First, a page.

Police found a key to the secrets of Italy's most feared mafia group, as detectives were able to crack the clan's encrypted messaging system thanks to a notebook seized during a search.

The existence of the exceptional document, described by Italian media as a sort of mafia Rosetta Stone, was revealed by police after they carried out a massive operation targeting affiliates of the 'Ndrangheta crime syndicate, Europe's biggest drug cartel, in Rome.

About 450 officers were involved in a series of raids in the capital that resulted in the arrests of some 30 suspected mobsters, earlier this week.

Weapons and more than 600kg (1,320 pounds) of cocaine and hashish were also seized in the operation that authorities said underscored how 'Ndrangheta has expanded its reach well out of its heartland southern region of Calabria.

With the suspects in custody, police revealed that arguably the most important piece of evidence gathered during the lengthy investigation was a red notebook they found last year, while searching the house of a suspect, Gianni Cretarola.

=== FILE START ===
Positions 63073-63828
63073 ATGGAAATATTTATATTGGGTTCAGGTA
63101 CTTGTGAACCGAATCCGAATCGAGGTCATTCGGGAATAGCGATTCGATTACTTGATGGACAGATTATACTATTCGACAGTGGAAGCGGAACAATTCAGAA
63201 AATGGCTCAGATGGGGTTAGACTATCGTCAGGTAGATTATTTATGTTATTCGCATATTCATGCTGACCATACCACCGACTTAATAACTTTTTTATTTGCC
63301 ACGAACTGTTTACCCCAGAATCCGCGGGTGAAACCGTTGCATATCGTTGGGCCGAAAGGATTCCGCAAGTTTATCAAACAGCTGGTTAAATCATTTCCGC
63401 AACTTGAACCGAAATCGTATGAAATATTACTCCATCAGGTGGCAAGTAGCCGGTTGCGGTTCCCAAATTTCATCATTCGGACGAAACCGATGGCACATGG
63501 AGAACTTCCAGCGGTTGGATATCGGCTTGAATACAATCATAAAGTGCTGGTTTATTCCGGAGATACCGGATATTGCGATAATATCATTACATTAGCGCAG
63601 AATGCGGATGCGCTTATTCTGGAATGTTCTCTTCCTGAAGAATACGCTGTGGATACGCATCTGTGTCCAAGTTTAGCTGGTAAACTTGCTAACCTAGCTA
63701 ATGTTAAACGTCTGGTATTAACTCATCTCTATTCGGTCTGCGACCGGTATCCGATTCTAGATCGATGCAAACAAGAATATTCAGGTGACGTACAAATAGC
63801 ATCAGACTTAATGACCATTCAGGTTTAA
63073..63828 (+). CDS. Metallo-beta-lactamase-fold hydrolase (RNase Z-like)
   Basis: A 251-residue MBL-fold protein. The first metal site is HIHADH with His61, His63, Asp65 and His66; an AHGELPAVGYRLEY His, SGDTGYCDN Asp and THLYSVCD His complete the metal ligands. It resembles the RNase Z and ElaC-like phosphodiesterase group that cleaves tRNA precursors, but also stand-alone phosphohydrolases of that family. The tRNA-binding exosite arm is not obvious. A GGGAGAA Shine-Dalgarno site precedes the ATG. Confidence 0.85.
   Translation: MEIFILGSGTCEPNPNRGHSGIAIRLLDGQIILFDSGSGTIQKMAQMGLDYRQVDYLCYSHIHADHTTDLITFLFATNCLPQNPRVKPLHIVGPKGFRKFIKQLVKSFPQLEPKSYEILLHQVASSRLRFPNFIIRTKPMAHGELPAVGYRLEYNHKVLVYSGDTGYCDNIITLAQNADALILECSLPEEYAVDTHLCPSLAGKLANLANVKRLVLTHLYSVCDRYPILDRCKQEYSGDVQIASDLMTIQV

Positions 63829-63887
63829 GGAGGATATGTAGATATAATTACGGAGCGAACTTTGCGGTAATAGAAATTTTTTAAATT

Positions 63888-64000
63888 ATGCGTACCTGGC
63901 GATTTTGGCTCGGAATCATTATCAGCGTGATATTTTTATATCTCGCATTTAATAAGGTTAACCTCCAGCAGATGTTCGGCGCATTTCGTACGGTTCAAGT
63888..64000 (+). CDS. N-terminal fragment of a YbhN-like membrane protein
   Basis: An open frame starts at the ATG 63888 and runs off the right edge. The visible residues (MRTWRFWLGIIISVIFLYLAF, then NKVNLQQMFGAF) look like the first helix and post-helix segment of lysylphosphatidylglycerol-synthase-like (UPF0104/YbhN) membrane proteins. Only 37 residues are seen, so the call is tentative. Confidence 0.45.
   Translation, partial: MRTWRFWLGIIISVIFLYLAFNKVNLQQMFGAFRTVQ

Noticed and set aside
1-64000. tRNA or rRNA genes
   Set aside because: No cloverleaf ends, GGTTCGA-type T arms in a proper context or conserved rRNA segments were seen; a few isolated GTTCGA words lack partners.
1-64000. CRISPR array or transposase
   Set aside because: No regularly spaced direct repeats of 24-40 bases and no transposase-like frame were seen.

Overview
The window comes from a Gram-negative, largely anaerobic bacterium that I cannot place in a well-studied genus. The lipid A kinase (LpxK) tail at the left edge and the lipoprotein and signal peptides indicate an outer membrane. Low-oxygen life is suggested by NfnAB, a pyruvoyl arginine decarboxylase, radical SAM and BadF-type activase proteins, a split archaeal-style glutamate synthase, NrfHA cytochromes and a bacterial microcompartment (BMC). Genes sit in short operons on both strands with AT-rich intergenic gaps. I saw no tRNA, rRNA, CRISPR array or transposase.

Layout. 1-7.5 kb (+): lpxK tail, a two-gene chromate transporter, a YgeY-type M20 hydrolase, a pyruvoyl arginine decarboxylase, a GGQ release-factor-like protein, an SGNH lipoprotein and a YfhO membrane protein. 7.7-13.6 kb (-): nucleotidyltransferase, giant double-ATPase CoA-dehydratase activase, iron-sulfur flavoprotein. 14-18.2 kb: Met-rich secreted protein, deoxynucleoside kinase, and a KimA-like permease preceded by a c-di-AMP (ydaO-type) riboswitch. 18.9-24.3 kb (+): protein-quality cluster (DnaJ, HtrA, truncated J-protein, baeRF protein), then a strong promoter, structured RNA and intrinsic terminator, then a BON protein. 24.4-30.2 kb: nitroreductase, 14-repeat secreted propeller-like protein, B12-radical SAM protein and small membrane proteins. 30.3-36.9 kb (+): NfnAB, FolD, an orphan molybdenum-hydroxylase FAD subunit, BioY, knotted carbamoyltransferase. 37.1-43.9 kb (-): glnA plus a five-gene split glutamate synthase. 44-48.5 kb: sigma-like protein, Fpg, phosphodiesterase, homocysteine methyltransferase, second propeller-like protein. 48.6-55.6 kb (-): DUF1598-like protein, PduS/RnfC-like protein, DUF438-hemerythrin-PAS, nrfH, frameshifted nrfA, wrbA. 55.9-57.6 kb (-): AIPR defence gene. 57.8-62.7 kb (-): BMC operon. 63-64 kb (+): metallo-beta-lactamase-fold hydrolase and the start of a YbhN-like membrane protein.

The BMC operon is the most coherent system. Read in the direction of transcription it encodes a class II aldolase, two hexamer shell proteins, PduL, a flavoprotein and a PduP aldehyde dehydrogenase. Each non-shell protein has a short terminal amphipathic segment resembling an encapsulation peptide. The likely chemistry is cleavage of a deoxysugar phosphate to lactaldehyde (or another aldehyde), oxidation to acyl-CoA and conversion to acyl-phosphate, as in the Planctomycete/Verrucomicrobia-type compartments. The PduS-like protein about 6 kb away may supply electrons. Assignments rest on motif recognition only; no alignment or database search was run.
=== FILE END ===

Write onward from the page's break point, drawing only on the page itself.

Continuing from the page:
The short document was written in a code that Cretarola, despite having turned informer after he was arrested, refused to decipher, La Repubblica newspaper reported.

It was passed on to two brainteaser-enthusiast officers who eventually managed to crack it.

The notebook was revealed to be the so-called San Luca code, a booklet - the existence of which was not previously confirmed - detailing the clan's hierarchical structure and masonic-esque initiation rites.

It contained the names of 'Ndrangheta ranks - from "picciotto" to "headmaster" and "evangelist" to "godfather" - as well as the formula used during the "baptism" of new members.

This read like an esoteric prayer featuring, among other things, a boat trip, chained lions, Gabriel Archangel, knives and repeated references to the number three.

Cracking the code also allowed police to decipher more pragmatic messages listing names of drug dealers and details of illicit businesses.

The discovery could represent a breakthrough in police's understanding of 'Ndrangheta, which is considered Italy's most secretive mob, as due to strict blood ties its members rarely turn supergrasses (informers).

It came two months after another mafia initiation ceremony was as captured on camera for the first time by Milan police.